When it comes to paternity success in salmon it's the speed of sperm that counts, according to a collaborative study by researchers from The University of Western Australia and the University of Otago in New Zealand.
Lead researcher, Professor Jon Evans from the UWA Centre for Evolutionary Biology said that although sperm competition is rife among sexually reproducing species, "we know little about the factors that determine which sperm successfully fertilise eggs".
In the study published today in the Proceedings of The Royal Society B, the researchers applied a new experimental framework to an externally fertilising model in order to delineate the roles of males, females and their interactive effects on fertilisation success under competition.
The study focused on the Chinook salmon, Oncorhynchus tshawytscha, a species in which the female's ovarian fluid is thought to influence her choice for genetically compatible mates.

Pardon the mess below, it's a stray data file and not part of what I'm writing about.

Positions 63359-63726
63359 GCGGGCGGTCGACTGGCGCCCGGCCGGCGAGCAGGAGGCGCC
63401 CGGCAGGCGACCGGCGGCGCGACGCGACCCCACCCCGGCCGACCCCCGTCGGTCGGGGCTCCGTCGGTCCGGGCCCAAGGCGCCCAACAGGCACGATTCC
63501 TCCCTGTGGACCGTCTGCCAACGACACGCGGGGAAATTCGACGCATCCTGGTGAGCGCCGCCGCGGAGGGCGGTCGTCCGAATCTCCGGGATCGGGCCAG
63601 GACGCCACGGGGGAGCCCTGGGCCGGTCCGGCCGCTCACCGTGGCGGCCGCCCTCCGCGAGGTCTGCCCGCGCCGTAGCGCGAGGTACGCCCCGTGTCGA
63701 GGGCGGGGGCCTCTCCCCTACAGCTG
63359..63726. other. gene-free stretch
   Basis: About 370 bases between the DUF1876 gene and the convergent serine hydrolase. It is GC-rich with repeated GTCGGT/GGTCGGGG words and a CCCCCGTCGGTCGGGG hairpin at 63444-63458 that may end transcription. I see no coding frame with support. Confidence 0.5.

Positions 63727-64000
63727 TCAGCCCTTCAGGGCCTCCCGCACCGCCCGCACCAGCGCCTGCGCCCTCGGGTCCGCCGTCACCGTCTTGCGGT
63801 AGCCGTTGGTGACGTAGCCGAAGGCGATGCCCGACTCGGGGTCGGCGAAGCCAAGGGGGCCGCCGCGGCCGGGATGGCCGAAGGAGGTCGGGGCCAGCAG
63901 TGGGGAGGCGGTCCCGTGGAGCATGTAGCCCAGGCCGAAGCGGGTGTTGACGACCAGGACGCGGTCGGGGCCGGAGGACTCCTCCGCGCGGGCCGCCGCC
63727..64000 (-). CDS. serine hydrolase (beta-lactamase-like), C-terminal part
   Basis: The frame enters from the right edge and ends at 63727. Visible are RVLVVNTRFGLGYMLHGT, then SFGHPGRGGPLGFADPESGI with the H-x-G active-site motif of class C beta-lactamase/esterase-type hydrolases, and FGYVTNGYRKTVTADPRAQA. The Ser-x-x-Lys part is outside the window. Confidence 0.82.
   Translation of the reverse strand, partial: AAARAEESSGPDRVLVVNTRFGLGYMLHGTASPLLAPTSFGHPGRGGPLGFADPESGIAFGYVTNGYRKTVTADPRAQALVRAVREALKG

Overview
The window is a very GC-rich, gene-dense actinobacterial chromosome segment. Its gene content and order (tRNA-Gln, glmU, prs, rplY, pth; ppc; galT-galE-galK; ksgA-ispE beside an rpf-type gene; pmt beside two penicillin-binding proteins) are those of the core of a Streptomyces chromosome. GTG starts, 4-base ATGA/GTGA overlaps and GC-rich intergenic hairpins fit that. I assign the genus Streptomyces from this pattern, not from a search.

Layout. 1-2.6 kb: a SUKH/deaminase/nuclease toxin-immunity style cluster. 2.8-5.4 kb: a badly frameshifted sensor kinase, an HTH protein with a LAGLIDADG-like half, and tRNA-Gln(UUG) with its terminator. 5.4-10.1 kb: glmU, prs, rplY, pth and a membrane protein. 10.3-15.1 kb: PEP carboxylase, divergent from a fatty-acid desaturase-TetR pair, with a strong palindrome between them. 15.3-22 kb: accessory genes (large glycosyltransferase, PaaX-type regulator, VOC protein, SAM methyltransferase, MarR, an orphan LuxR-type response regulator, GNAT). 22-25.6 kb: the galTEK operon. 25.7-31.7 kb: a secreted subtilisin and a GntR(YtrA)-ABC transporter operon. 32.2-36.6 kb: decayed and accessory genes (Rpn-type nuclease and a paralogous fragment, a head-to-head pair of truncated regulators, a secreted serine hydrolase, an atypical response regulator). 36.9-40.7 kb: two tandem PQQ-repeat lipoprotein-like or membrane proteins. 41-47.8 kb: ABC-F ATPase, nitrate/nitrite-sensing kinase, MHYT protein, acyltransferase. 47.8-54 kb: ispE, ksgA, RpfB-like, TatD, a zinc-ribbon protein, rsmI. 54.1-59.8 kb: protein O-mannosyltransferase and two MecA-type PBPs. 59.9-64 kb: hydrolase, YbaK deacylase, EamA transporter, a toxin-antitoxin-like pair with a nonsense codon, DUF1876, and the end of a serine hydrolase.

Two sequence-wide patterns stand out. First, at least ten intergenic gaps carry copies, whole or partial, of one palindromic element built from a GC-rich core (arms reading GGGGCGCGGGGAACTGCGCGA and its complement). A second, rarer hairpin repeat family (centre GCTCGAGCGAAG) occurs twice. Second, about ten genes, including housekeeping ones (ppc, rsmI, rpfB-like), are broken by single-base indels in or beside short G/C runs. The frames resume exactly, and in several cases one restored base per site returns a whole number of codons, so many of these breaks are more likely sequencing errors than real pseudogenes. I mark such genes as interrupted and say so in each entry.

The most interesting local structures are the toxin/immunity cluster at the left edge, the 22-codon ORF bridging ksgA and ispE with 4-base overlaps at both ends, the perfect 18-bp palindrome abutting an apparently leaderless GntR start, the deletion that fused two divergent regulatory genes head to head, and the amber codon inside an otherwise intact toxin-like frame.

"Here we used competitive IVF experiments to try to explain why sperm from certain males are more successful than others in the competition to fertilise eggs. In particular, we wanted to determine the relative influence of female effects (ovarian fluid), male-by-female interaction effects (i.e. male-female compatibility, mediated by interactions between sperm and ovarian fluid), and intrinsic differences among males in their sperm competitive abilities," Professor Evans said.
"Our results reveal no evidence for female or compatibility effects but show that sperm competition is primarily determined by male effects, largely attributable to differences in sperm swimming velocity between competing ejaculates."
"Together, these findings provide evidence that variation in paternity success can be attributed to the differences in the sperm's ability to compete against rival males, and reveal that sperm swimming speed is a key target of sexual selection."
The research has been supported under UWA's Research Collaboration Award scheme.
Both UWA and the University of Otago are members of the Matariki network of universities leading international best practice in research and education.